Read: LAHM Online Catalog

Louis Armstrong House, Corona, Queens

The Armstrong House, which I called home for four years. (Image via Wikipedia.)

(Ed. Note: Thursday Trivia may be done tonight, maybe Friday – I’m not feelin’ it right now.)

 

As most of you already know, for four years I worked at the Louis Armstrong House Museum as a volunteer tour guide. While my primary role was giving tours of the house where the jazz great and his 4th wife Lucille lived, I basically did whatever they wanted or needed me to do – file payment requests, do inventory, staff the gift shop, just answer questions visitors had, even get balloons for our great book party in January (was it that long ago?) where Terry Teachout read from his then-new (now new in paperback) Armstrong biography, Pops. But along with being at the House in Corona one or two days a week (generally two in the summer), I also was at the Armstrong Archives at Queens College once a week.

Because it was so close to my high school, I just ran from the school to Rosenthal Library, where the Archives have been located since 1994 (though in the next few years they’ll be moved to the Visitors Center the museum’s working on). Before the house opened to the public in 2003, the Archives was the public face of the organization, with changing exhibits and everything; now, the exhibit space has given way to being a repository for gift shop materials, and the only people that really go to the Archives are researchers and students in the jazz studies program at QC.

Anyway, once a week I would come in and work with the Project Archivist over at the Armstrong House, Ricky Riccardi. Ricky’s a real class act and an absolute expert on Armstrong (who is right now living the dream – working with the materials of one of the all-time greats, with a book on Armstrong’s later years coming in June – I’m debating pre-ordering it on Amazon versus buying it at the Armstrong House gift shop, where I’m sure they’ll have it in stock and where I’ll get a discount for being a member), and working under his and longtime museum director Michael Cogswell’s guidance was quite the great experience. Every week, I would put info from finding aids from the Louis Armstrong House Collection of the Archives – that’s the stuff that’s actually inside the house, as it was found (some of it, such as items from the since-razed third floor Lucille put in place after Louis’ death, were put in storage) – into PastPerfect, the premier cataloging software for small museums such as LAHM. In the meantime, Ricky, MFA and MLS candidates like Richard Fischer and Tyler Rivenbark, and I would work on the Louis Armstrong Collection (Louis’s ample belongings, papers, photographs, &c.), the Satchmo Collection (donations from over the years), and the big one – the Jack Bradley Collection, the largest private collection of Satchmo-bilia before or since its acquisition in 2005 – all in the effort of creating a catalog for access online.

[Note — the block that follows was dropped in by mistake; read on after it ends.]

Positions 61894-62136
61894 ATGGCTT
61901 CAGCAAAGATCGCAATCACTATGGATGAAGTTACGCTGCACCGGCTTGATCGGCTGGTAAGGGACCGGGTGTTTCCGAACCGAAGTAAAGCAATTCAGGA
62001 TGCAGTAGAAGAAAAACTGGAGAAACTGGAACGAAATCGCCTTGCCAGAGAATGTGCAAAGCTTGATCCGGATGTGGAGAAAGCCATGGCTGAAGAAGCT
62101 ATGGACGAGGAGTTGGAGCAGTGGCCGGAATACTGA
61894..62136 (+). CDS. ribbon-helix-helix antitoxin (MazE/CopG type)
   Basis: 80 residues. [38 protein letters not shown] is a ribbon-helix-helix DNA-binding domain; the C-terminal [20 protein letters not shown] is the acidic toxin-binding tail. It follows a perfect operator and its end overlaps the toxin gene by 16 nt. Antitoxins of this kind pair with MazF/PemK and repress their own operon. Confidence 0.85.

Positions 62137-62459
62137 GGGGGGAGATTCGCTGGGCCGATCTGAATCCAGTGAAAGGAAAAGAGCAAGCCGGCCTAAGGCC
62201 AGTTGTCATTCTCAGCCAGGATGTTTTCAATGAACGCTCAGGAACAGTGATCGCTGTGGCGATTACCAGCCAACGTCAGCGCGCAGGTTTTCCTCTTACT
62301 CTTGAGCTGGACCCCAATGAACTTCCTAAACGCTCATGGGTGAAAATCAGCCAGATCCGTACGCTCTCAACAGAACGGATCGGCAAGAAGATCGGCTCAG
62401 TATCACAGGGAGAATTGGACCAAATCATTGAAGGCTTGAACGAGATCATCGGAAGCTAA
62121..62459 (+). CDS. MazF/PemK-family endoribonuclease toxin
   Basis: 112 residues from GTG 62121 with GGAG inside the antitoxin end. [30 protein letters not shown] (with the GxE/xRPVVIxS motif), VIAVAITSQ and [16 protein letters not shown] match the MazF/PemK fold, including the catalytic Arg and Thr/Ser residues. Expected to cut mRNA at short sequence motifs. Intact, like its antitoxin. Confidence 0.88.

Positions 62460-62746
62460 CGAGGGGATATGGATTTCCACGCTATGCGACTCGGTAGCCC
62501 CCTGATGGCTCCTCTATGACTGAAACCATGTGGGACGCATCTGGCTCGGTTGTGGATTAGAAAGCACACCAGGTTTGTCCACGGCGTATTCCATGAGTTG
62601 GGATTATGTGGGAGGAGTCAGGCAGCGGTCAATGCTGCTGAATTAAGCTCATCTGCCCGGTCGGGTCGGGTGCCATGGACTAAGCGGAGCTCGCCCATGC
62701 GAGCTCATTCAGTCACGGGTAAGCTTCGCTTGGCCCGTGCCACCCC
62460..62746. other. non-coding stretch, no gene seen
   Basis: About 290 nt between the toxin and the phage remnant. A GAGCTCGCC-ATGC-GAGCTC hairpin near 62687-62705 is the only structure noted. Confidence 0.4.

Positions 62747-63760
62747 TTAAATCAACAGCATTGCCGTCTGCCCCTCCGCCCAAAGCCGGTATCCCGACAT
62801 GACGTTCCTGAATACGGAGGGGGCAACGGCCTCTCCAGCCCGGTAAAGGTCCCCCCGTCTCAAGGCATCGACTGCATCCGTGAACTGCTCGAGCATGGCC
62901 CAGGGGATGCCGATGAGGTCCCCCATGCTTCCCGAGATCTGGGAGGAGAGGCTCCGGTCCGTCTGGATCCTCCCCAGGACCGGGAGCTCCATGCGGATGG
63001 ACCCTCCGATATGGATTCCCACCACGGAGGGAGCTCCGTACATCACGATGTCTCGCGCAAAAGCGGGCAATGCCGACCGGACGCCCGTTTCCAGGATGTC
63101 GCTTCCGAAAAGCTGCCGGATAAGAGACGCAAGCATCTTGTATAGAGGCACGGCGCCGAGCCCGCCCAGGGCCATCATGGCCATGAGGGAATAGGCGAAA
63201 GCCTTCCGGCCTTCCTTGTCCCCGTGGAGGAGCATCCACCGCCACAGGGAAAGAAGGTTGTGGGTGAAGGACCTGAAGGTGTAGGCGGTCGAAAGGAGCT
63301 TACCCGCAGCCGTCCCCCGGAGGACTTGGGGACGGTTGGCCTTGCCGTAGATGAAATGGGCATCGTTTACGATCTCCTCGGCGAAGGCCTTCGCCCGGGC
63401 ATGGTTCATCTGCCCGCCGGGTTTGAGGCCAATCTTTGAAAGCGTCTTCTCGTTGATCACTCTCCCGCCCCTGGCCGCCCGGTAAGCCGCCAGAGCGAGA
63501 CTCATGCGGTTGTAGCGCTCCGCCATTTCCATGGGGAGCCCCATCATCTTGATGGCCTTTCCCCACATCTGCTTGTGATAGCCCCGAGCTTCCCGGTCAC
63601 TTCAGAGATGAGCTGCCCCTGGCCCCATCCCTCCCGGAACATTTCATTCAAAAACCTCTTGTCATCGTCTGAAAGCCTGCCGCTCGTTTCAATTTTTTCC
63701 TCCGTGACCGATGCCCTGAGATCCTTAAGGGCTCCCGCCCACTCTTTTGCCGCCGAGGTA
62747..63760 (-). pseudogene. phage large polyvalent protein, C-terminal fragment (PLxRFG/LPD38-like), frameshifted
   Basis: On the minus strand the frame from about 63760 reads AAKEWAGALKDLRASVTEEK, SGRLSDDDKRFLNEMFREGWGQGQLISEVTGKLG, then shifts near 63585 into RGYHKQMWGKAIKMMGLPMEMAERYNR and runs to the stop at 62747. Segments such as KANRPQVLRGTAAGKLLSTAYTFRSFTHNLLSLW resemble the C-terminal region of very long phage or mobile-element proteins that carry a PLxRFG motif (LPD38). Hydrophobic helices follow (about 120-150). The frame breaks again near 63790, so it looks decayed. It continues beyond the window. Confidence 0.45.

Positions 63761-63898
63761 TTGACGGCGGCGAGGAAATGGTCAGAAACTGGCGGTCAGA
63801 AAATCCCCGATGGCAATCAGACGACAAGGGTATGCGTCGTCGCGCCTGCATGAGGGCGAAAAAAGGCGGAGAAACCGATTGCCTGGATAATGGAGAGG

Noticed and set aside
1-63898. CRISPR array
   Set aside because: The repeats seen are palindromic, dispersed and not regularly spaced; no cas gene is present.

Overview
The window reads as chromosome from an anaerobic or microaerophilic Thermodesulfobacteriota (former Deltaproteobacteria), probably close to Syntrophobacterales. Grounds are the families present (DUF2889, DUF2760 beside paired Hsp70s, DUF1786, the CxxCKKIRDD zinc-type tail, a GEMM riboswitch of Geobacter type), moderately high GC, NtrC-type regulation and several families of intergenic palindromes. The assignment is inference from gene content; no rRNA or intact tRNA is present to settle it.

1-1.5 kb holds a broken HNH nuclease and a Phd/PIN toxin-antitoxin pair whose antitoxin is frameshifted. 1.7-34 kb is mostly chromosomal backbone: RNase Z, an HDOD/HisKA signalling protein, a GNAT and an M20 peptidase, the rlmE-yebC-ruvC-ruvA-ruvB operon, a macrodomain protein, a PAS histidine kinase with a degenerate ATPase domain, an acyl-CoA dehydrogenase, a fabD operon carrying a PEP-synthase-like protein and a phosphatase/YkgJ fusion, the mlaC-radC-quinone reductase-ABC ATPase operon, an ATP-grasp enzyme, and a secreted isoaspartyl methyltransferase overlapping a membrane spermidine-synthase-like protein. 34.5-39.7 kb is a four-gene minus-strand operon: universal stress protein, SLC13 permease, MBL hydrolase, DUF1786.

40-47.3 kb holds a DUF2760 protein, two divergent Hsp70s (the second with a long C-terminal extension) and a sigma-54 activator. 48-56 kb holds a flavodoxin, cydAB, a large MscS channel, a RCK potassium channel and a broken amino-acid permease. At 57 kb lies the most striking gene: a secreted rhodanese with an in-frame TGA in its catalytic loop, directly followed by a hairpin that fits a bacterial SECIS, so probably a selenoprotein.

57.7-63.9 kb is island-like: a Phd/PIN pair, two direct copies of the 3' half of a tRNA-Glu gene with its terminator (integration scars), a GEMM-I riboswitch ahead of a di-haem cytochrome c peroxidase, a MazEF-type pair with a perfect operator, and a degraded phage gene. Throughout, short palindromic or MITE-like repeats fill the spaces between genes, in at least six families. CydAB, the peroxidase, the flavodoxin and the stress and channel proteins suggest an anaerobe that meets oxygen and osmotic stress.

Well, after about a year and a half, here it is – in all it’s shiny, new glory. What started out as an idea, where Archives Assistant Lesley Zlabinger, then-intern Matt Musselman (of Grandpa Musselman and his Syncopators), Michael Cogswell and I were simply playing around in putting pieces of the massive collection into PastPerfect, has come to fruition. I feel a great swell of pride, not only for myself in being a part of this project, but that this is the first of very many big things to come for LAHM, things that probably started out before I even volunteered there and are blossoming as I’m a member of the museum.

You can read more about the catalog on Ricky Riccardi’s fan-freakin’-tastic blog, The Wonderful World of Louis Armstrong, and Michael Steinman at Jazz Lives (where there’s also what I believe to be exclusive video of the unveiling of the catalog, at a press party hosted by Michael Cogswell and Ricky Riccardi).

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